Abstract: Periodontal diseases are highly prevalent and are linked to several systemic diseases.The goal of periodontal treatment is to halt the progression of the disease and regenerate the damaged tissue. However, achieving complete and functional periodontal regeneration is challenging because the periodontium is a complex apparatus composed of different tissues, including bone, cementum, and periodontal ligament. Stem cell‐based regenerative therapy may represent an effective therapeutic tool for periodontal regeneration due to their plasticity and ability to differentiate into different cell lineages. This review presents and critically analyzesthe available information on stem cell‐based therapyfor the regeneration of periodontal tissues and suggests new avenues for the development of more effective therapeutic protocols. This article is protected by copyright. All rights reserved
      PubDate: 2015-06-08T09:08:37.852821-05:
      DOI: 10.1002/jcp.25067
  • The Association between p38 MAPK‐Mediated TNF‐α/TNFR2
           Up‐Regulation and
           Apoptosis in Human Leukemia U937 Cells
    • Authors: Chia‐Hui Huang; Ying‐Jung Chen, Tzu‐Yu Chao, Wen‐Hsin Liu, Jung‐Jung Changchien, Wan‐Ping Hu, Long‐Sen Chang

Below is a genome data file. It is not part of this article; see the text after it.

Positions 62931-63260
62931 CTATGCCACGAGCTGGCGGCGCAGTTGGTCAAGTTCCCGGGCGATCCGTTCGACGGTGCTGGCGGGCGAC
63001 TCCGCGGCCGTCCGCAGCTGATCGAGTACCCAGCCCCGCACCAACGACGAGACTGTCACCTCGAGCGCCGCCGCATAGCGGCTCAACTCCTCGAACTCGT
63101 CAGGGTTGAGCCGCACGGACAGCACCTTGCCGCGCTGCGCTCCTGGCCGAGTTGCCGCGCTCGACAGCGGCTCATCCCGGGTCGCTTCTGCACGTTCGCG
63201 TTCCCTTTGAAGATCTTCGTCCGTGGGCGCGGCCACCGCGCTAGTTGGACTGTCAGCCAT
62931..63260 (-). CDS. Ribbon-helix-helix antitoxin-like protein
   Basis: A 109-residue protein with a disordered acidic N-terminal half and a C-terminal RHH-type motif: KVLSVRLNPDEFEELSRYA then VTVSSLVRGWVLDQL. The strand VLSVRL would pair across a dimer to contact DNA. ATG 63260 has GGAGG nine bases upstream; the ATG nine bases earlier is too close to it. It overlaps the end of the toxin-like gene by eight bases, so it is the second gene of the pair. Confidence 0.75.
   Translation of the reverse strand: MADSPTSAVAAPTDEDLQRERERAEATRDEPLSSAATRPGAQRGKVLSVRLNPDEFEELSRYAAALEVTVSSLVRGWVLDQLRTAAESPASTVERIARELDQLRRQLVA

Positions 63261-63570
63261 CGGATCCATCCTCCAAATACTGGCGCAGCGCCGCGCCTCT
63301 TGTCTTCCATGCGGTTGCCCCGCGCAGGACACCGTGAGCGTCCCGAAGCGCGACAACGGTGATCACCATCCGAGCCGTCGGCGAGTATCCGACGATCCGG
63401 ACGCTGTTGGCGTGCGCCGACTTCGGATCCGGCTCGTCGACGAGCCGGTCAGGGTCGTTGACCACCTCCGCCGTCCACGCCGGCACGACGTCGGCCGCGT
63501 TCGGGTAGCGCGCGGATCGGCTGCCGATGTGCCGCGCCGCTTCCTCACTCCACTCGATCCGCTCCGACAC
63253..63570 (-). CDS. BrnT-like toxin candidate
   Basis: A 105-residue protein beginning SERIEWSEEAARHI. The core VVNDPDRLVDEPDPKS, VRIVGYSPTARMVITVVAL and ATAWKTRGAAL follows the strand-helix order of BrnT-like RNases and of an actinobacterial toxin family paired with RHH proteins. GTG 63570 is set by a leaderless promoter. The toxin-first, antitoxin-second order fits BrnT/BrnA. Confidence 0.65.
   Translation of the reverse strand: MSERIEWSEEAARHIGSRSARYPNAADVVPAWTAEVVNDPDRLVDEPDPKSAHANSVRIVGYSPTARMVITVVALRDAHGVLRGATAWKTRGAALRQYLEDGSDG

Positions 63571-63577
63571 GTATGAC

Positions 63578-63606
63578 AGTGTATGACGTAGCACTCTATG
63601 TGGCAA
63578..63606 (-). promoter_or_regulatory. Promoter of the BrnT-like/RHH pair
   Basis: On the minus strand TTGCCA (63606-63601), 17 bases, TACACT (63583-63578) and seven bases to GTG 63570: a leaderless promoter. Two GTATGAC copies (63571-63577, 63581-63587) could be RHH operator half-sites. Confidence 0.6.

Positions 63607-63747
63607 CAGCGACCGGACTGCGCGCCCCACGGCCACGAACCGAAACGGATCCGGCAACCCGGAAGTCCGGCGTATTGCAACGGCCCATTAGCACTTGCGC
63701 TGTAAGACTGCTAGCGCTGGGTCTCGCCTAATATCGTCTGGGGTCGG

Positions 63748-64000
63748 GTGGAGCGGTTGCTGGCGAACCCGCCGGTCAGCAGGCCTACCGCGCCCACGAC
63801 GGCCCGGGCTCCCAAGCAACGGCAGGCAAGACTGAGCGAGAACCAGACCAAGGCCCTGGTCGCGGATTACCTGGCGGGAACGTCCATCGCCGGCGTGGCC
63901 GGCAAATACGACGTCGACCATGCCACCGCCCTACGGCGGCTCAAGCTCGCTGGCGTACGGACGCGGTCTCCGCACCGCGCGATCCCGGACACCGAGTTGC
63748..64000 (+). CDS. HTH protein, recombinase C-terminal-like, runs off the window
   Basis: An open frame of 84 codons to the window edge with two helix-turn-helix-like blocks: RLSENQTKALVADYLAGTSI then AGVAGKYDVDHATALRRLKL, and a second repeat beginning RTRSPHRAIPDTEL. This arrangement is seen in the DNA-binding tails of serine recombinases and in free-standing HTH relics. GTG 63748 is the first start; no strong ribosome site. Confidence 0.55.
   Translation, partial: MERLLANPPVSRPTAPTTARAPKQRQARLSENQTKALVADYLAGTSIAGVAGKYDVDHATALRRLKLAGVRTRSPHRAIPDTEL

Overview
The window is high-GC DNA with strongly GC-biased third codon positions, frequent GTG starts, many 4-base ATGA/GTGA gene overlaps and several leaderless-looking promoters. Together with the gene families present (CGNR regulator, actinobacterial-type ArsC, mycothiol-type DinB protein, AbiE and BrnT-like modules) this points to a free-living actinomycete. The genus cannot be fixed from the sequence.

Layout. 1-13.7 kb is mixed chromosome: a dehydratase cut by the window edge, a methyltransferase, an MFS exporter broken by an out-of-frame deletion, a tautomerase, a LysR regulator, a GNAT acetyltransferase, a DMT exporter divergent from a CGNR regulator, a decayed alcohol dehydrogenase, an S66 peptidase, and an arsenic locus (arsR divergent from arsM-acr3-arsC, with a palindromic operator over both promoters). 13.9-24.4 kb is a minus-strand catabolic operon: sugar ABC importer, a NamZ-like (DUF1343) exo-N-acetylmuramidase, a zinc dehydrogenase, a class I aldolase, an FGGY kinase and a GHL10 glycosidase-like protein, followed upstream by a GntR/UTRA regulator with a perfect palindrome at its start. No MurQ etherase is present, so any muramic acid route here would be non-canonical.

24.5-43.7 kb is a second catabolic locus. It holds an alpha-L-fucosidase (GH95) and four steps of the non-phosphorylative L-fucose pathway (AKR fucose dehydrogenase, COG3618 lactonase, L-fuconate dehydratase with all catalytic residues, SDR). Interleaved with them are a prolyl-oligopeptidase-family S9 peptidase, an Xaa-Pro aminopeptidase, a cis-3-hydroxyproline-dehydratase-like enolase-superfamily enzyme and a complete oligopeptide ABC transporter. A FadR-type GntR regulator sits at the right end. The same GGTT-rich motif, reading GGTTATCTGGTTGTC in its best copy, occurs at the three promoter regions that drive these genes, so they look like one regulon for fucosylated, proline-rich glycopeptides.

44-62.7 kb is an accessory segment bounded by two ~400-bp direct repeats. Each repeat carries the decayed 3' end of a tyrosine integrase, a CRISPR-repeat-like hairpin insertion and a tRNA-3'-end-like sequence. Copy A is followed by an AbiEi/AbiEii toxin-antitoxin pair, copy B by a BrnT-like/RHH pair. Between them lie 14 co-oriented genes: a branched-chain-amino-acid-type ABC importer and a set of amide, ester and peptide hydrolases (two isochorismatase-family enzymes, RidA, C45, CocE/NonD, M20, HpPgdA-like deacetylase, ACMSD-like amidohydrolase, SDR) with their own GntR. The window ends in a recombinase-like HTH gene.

Abstract: The primary cause of treatment failures in acute myeloid leukemia is usually associated with defects in the apoptotic pathway. Several studies suggest that 2‐(4‐aminophenyl)‐7‐methoxybenzothiazole (7‐OMe‐APBT) may potentially induce apoptosis of cancer cells. Thus, the present study was conducted to explore the cytotoxic effect of 7‐OMe‐APBT on human leukemia U937 cells. The apoptosis of human leukemia U937 cells induced by 7‐OMe‐APBT was characterized by an increase in mitochondrial membrane depolarization, procaspase‐8 degradation, and tBid production. Down‐regulation of FADD blocked 7‐OMe‐APBT‐induced procaspase‐8 degradation and rescued the viability of 7‐OMe‐APBT‐treated cells, suggesting the involvement of a death receptor‐mediated pathway in 7‐OMe‐APBT‐induced cell death. Increased TNF‐α expression, TNFR2 expression, and p38 MAPK phosphorylation were noted in 7‐OMe‐APBT‐treated cells. Pretreatment with a p38 MAPK inhibitor abolished 7‐OMe‐APBT‐induced TNF‐α and TNFR2 up‐regulation. 7‐OMe‐APBT stimulated p38 MAPK/c‐Jun‐mediated transcriptional up‐regulation of TNFR2, while the increased TNF‐α mRNA stability led to TNF‐α up‐regulation in 7‐OMe‐APBT‐treated cells. Treatment with 7‐OMe‐APBT up‐regulated protein phosphatase 2A catalytic subunit α (PP2Acα) expression via the p38 MAPK/c‐Jun/ATF‐2 pathway, which, in turn, promoted tristetraprolin (TTP) degradation. Pretreatment with a protein phosphatase 2A inhibitor or TTP over‐expression abrogated TNF‐α up‐regulation in 7‐OMe‐APBT‐treated cells. Abolishment of TNF‐α up‐regulation or knock‐down of TNFR1/TNFR2 by siRNA restored the viability of 7‐OMe‐APBT‐treated cells. Taken together, our data indicate a connection between p38 MAPK‐mediated TNF‐α and TNFR2 up‐regulation and 7‐OMe‐APBT‐induced TNF‐α‐mediated death pathway activation in U937 cells. The same pathway also elucidates the mechanism underlying 7‐OMe‐APBT‐induced death of human leukemia HL‐60 cells. This article is protected by copyright. All rights reserved